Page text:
Not much going sewing-wise, but I did get three more Farmer’s Wife Sampler blocks done. (You can see the blocks I’ve done previously in groups of six blocks under the FWS tab at the top of the page.) Excuse my crooked pictures.
I also got another block prepped for hand applique on my basket BOM (a Moda sampler pattern). I have to add another leaf where that little white paper leaf is towards the center.
On the sewing room cleaning/organizing front, I’m tackling fabric stash this week. *groan*
Old System: My previous method was three shelves of a large bookcase filled with once-organized larger pieces of fabrics. On my closet shelves, I have plastic totes with specialty fabrics such as batiks, kids’ novelties, western (cowboy-ish), etc. It seems like I do a lot of digging to find what I’m looking for. Then things don’t look so good.
New System: I’m making use of the shelving units I bought at Target. Yarn in the bottom cubbies, yarn-related stuff in the drawers (YEAH!!! All my yarn stuff is together!) Next up is my fat quarters. I’m still adding fat quarters here. Batiks will probably still get their own tote in the closet, and maybe novelties as well.
This week I’ve been folding fabric to make mini-bolts. There are plastic pieces made to accomplish this, but they are pretty pricey for the number of fabric pieces I have to organize. Doing some searching on line, I found a lot of quilters are using comic book boards (used by comic book collectors. Yes, there are other hobbies besides quilting!). They are a piece of cardboard (about tag board weight) measuring 7″ x 10 1/2″. That 10 1/2″ is important, because if you quadruple it, you get 42″, very close to the width of most fabrics. Plus, because they are made to put behind a comic book inside a clear bag, to add rigidity, they are archival quality.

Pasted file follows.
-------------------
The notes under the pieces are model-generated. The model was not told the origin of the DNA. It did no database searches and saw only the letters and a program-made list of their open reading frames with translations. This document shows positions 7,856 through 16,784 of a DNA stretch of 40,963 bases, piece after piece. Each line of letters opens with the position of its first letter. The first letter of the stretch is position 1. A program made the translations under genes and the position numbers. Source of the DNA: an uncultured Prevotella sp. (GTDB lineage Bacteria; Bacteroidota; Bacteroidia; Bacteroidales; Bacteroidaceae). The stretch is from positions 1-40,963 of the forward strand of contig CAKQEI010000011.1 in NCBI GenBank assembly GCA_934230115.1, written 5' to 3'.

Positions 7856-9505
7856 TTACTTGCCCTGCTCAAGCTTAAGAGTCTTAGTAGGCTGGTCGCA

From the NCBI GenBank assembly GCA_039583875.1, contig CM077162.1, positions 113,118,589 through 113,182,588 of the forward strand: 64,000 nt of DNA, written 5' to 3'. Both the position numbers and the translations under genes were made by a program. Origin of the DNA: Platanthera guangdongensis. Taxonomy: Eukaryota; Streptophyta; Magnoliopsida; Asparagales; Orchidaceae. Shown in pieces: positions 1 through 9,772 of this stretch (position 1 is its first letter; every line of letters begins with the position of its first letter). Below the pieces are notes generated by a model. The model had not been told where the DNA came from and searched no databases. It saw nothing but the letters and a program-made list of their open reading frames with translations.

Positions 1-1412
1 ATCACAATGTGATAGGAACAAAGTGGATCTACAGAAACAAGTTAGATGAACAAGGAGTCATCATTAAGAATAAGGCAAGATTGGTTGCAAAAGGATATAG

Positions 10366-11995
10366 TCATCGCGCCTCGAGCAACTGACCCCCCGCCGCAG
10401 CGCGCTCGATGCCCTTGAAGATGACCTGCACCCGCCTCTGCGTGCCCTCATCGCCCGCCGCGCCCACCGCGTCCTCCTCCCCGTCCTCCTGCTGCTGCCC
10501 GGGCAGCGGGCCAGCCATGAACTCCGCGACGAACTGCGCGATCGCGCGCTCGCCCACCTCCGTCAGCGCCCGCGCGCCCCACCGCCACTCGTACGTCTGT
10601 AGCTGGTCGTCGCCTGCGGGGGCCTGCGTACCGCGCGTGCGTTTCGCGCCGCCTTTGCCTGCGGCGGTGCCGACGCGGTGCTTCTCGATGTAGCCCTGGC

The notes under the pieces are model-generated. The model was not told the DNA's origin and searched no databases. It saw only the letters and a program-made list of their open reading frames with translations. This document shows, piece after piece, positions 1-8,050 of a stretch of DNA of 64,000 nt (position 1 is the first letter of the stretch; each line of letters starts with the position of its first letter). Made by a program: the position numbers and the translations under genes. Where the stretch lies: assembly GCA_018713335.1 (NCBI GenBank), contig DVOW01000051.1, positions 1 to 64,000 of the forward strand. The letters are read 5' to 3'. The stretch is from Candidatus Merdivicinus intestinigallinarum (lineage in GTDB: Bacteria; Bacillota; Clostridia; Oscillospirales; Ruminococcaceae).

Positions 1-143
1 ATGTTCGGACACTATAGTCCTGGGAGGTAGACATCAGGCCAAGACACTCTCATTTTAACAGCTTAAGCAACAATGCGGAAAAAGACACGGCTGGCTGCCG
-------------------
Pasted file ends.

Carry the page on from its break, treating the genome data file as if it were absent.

So. Your fabric comes already folded in half lengthwise. Fold it in half again, lengthwise. Lay your mini-bolt core (the comic book board) 3-4″ in from the end, and start wrapping your fabric around the cardboard. Secure with a small pin (I like the applique pins). Stack on end like a book or on its side. Done!
I am filling the shelves in this unit with pieces 3 yards or less. The larger pieces (mostly backing) will go on a shelf in my closet. These are so easy to work with, I can pull a stack off, select what I want, and replace the stack perfectly.
Are you wishing you had a pack of these cardboards? Your potential reward for reading this long post is I am giving away a box of 100 of these comic book boards. (That sounds like a lot, but I used almost 50 that you can see displayed in these shelves!) All you have to do is leave me a comment on this post. One comment per person, please. I will draw one name by random number generator Thursday morning, June 2nd, 8:00 Minnesota time!
And right after you leave your comment, pop on over to Judy Laquidara’s Patchwork Times to see what other quilters have been up to this week.